The National Guard is in place to ensure no one enters Taylorsville at the corner of 89 and Arlington Road. Photo by Spanish Peak Productions

Aug. 7 evening update on the Dixie Fire – firefighters hurt, National Guard is here

The nightly incident command team meeting held tonight, Aug. 7, lasted about 45 minutes and included some new information, but most of the recaps for the actual firefighting efforts were reiterations from this morning’s presentations from the East and West zones. That’s because with another day of inversion, fire behavior was moderate, and crews chipped away at building containment lines and doing structure preparation.

Most of the speakers reiterated their appreciation for all of the agencies involved, the firefighters, and the public, and their empathy for all of those impacted by the Dixie Fire.

However there were some developments of note:

Injuries

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Four firefighters were injured last evening when a limb fell on them while fighting the fire. Three have been released and one remains in the hospital recovering from his injuries.

Lassen Volcanic National Park

Thanks to a report from Lassen Volcanic National Park Superintendent Jim Richardson,  it was learned just how much the fire has burned in the park. He said that it entered the southeast corner and ran almost the length of the park, burning about 8,000 acres. It is is expected to spread to the west. The fire has not reached Drakesbad Guest Ranch in the Warner Valley, but it did burn down the historic Harkness Fire Lookout. “That’s the first loss, but other resources are at risk, particularly historic facilities,” he said.

National Guard increasing its presence

National Guard air resources – helicopters and rescue crews, as well as firefighter hand crews — have been assigned to the fire. More resources have arrived to staff road closures and assist law enforcement, and more resources are ordered.

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Change of Command

As the fire is wrapping up in the southwest corner of the fire, another Cal Fire incident management team will be established in Susanville, and beginning with the next meeting, broadcasts will be from that location.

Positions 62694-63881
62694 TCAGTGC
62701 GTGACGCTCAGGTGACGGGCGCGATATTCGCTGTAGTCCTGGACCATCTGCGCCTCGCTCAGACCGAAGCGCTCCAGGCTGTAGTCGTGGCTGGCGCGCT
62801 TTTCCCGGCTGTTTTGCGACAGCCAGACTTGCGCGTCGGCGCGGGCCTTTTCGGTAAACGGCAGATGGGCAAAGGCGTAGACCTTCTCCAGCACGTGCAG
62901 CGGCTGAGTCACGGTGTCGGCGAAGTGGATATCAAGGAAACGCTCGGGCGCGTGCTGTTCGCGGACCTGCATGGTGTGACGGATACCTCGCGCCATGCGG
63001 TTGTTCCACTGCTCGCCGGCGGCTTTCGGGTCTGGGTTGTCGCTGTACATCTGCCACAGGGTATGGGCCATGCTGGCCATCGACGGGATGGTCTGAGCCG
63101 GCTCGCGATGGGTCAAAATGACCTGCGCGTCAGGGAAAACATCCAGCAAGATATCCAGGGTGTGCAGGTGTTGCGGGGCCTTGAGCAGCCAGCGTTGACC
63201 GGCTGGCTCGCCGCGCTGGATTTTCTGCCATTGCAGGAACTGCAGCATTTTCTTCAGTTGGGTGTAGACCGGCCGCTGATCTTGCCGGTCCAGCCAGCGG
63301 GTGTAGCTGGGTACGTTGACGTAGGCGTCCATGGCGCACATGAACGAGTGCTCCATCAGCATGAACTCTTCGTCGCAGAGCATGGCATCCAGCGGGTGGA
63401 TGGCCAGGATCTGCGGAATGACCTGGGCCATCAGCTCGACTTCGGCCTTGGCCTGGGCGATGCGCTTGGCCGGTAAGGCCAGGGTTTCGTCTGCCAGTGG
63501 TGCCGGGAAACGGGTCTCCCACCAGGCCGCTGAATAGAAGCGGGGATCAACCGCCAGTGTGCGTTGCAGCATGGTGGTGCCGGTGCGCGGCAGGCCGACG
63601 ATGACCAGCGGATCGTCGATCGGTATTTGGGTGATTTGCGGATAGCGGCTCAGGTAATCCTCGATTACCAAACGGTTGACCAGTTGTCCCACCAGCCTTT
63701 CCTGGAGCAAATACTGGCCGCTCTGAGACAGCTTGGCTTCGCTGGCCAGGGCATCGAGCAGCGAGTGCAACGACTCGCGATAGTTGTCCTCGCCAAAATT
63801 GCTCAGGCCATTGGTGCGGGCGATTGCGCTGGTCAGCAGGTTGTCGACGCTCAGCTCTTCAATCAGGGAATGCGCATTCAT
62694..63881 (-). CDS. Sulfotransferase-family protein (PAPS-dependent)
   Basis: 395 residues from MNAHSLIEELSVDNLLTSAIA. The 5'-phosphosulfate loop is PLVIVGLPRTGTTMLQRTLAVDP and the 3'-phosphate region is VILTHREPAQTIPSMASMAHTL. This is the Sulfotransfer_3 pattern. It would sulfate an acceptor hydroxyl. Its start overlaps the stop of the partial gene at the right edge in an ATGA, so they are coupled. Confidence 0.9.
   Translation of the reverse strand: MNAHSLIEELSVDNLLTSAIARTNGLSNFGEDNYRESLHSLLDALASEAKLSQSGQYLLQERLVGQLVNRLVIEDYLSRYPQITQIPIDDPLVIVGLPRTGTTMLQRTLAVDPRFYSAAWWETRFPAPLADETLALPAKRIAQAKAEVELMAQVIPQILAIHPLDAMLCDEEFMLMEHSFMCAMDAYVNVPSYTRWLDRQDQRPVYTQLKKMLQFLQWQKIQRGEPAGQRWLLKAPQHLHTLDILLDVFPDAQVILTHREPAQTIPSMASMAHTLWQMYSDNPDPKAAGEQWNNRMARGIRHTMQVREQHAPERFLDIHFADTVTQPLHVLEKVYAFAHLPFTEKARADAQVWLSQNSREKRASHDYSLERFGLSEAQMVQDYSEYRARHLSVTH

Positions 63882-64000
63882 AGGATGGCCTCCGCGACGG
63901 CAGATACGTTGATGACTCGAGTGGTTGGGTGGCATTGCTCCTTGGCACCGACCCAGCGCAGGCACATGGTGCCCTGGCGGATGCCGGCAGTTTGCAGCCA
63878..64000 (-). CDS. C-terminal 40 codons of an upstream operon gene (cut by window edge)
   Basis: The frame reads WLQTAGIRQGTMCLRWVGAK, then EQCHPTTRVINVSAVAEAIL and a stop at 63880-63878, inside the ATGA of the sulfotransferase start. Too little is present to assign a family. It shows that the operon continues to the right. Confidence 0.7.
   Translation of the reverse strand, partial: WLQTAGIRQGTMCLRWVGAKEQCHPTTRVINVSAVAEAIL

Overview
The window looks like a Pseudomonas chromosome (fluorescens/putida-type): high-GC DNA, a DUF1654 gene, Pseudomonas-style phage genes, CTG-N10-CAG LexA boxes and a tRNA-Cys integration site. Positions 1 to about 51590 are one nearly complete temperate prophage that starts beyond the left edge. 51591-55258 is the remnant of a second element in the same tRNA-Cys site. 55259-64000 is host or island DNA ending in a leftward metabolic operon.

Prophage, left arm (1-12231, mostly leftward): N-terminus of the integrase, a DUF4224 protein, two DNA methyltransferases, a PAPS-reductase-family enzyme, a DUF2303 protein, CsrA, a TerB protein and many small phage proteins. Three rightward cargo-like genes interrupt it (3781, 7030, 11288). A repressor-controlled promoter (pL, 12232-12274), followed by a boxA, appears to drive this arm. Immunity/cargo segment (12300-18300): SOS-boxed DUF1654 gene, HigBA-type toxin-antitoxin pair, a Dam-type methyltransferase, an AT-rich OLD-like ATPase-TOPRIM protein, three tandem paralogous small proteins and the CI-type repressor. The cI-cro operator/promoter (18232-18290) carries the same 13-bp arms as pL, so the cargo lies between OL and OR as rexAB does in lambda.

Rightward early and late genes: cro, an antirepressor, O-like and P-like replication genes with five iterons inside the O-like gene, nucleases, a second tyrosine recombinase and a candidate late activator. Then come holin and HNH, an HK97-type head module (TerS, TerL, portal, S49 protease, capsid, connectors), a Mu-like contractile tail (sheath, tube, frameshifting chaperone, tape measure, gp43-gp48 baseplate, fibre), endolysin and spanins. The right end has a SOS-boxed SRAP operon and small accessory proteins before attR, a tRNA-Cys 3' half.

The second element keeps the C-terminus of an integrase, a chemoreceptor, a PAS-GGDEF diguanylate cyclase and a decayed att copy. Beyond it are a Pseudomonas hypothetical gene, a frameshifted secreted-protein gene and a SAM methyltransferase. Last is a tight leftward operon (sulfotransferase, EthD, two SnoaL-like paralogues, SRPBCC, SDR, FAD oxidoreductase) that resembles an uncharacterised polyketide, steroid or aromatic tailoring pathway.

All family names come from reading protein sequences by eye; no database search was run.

Weather change

Ryan Walbrun, incident meteorologist, reiterated that fire activity on Friday and Saturday was a little bit quieter  due to smoke. “As we look into tomorrow, smoke will still have an impact,” but then conditions will be more like last Monday and Tuesday, with light winds. Weather will remain hot and dry. This will cause the fire to become more active.

Arrests

Plumas County Sheriff Todd Johns reported two arrests and Lassen County Sheriff Dean Growden reported four arrests of individuals who were in evacuated areas for reportedly unlawful reasons. Both stated their intolerance for such behavior and reiterated that there was a heavy law enforcement presence patrolling evacuated areas.

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Animal assistance

Both Sheriffs also talked about their roles in providing for animals left behind including ensuring that animals were being fed and watered. Those in Lassen County who need assistance with animals should call 530-257-6121; in Plumas County call 530-283-3673.

Evacuations

Again, both Sheriffs discussed evacuations and the daily conversations they have with the fire management teams to assess when they can be lifted, as well as when they must be ordered. Sheriff Todd Johns addressed the Bucks Lake and Meadow Valley areas directly (they are now on warnings instead of mandatory) that they need to be prepared to leave at a moment’s notice.

Volatility

Many of tonight’s speakers discussed the ferocity, as well as the capriciousness of this fire. (Not their exact words, but what they want the public to know is that this fire is not done burning, and as it demonstrated on Aug. 4 in Greenville, and then again in Canyon Dam, it can defy the best laid plans of the fire management teams.)

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Long-term situation

For the first time, many of the speakers addressed the long-term nature of this fire — not only for containment, but for any semblance of a return to normalcy. Sheriff Growden urged patience. Deputy Incident Commander Chris Waters said that there are now 465 miles of fireline around the fire — essentially the distance from Chico to LA  — and every bit of that line needs to be staffed and mopped up.

As of tonight, the fire is 447,723 acres, and is  21 percent contained, with 5,137 personnel assigned. Waters explained the drop in containment (which had been at 35 percent)  — as the fire grows, so does the perimeter, which means less line is contained.

Plumas County communities

No changes of any substance were reported since this mornings updates, but briefly for the areas where the fire is the most active:

Chester: No structure loss in Chester proper; some structures lost at the Highway 89/36 junction

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Almanor West: Two structures and one garage damaged or destroyed

Prattville: No structures lost

Hamilton Branch; Peninsula, East Shore: Structure preparation

Highway 36 to the west: Deer Creek Lodge, St. Bernard Lodge, and Black Forest all survived, though some other structures in the area were lost.

Canyon Dam: Destroyed

Greenville: 75 percent of structures destroyed

Crescent Mills: dozer line and backfires to protect community

Taylorsville, Genesee: no structure loss reported; prep continues